Basic Introduction of Follistatin 344

Basic Introduction of Follistatin 344

Follistatin 344 Chemical:

Formula: C121H200N42O39

Molecular weight: 2888.16

Chain: Tyr-Gln-Pro-Pro-Ser-Thr-Asn-Lys-Asn-Thr-Lys-Ser-Gln-Arg-Arg-Lys-Gly-Ser-Thr-Phe-Glu-Glu-Arg-Lys

Follistatin is also known as activin-binding protein. It is a protein that in humans encoded by the FST gene. Follistatin (FST) is a secreted glycoprotein that was first identified as a follicle­stimulating hormone inhibiting substance in ovarian follicular fluid. Specifically, human Follistatin cDNA encodes a 344 amino acid (aa) protein with a 29 aa signal sequence, an N­terminal atypical TGF binding domain, three Follistatin domains that contain EGF­like and kazal­like motifs, and a highly acidic C­terminal tail. Moreover, Follistatin is a secreted protein that binds to ligands of the TGF-Beta family and regulates their activity by inhibiting their access to signaling receptors. It was originally discovered as activin antagonists whose activity suppresses expression and secretion of the pituitary hormone FSH (follicle stimulating hormone). In addition to being a natural antagonist, follistatin can inhibit the activity of other TGF-Beta ligands including BMP-2,-4,-6,-7, Myostatin, GDF-11, and TGF-Beta1. Follistatin is expressed in the pituitary, ovaries, decidual cells of the endometrium, and in some other tissues. Recombinant human Follistatin is a 37.8 kDa protein containing 344 amino acids.

Follistatin-344 is being studied for its role in regulation of muscle growth in mice, as an antagonist to myostatin (also known as GDF-8, a TGF superfamily member) which inhibits excessive muscle growth. Lee & McPherron demonstrated that inhibition of GDF-8, either by genetic elimination (knockout mice) or by increasing the amount of follistatin, resulted in greatly increased muscle mass.

A study has also shown that increased levels of follistatin, by leading to increased muscle mass of certain core muscular groups, can increase life expectancy in cases of spinal muscular atrophy (SMA) in animal models. It is also being investigated for its involvement in polycystic ovary syndrome (PCOS), though there is debate as to its direct role in this infertility disease.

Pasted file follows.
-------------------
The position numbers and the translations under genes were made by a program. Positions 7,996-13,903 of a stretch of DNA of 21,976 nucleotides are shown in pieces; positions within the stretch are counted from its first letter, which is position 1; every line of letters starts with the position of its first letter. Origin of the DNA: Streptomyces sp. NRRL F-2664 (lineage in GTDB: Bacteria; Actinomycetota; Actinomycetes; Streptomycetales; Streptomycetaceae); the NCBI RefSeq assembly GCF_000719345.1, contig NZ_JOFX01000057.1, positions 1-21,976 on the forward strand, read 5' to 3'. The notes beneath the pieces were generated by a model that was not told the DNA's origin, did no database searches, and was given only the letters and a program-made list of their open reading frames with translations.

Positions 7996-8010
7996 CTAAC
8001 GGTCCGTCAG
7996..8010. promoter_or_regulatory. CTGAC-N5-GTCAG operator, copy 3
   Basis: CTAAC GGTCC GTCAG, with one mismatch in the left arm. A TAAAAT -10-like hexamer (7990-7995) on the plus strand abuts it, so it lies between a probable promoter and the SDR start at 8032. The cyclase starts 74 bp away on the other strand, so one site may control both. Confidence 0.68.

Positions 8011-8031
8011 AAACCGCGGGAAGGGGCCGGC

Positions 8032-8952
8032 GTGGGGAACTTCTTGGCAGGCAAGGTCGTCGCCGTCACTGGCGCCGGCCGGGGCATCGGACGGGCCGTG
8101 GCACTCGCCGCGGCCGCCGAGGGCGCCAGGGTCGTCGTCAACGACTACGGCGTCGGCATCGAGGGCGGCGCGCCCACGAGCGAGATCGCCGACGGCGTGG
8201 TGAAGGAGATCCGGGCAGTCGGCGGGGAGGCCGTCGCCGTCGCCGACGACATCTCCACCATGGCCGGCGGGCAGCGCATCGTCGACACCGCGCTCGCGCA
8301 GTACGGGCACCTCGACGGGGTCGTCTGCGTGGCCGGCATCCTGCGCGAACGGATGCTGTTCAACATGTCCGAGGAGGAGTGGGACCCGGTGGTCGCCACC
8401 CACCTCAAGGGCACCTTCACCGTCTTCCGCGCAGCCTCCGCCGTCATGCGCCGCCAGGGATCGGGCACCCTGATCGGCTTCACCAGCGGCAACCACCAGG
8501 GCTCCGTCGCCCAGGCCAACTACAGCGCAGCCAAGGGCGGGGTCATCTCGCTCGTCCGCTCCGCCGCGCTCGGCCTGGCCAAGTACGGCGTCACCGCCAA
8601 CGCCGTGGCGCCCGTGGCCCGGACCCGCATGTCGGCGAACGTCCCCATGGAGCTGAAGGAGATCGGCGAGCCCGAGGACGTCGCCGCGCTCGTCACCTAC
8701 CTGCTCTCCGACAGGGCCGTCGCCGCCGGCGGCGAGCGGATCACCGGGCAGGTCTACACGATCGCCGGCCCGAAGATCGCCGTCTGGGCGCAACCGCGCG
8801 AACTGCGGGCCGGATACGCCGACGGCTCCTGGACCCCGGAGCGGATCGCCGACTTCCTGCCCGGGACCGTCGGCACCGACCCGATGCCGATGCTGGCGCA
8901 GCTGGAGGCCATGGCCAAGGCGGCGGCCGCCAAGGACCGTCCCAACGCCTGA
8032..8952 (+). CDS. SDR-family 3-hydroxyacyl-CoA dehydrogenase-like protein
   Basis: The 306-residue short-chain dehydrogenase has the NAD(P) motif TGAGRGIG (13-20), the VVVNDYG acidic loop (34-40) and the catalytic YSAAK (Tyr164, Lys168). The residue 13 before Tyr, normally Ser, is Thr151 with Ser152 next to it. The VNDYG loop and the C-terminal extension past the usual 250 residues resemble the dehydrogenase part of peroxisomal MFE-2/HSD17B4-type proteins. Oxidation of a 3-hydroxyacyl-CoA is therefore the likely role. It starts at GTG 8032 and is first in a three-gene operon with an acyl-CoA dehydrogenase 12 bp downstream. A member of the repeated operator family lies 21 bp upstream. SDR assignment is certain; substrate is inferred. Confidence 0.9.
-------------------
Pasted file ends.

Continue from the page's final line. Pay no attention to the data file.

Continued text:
Some groups have also reported results suggesting roles for follistatin and/or its derivatives in inflammatory processes, scar tissue formation, hair growth and tissue re-modeling. The anti-inflammatory effects of Follistatin are most likely to be due to its binding of activin, which has been shown to be released in response to animal models of immune-system challenge. Follistatin may also reduce mortality in these animals, due to the neutralization of activin and, thus, increased inflammation. However, activin may also promote tissue remodeling. Therefore, follistatin may be used to selectively modulate tissue regeneration, leading to the improved control of wound healing and fibrosis in animals affected by disorders of the relevant processes. Few formal studies have been conducted to elucidate the pharmacokinetics or pharmacodynamics of FS-344. However, a study the same of of the splice-variant FS-315 suggest that follistatin exhibits rapid clearance and limited distribution.

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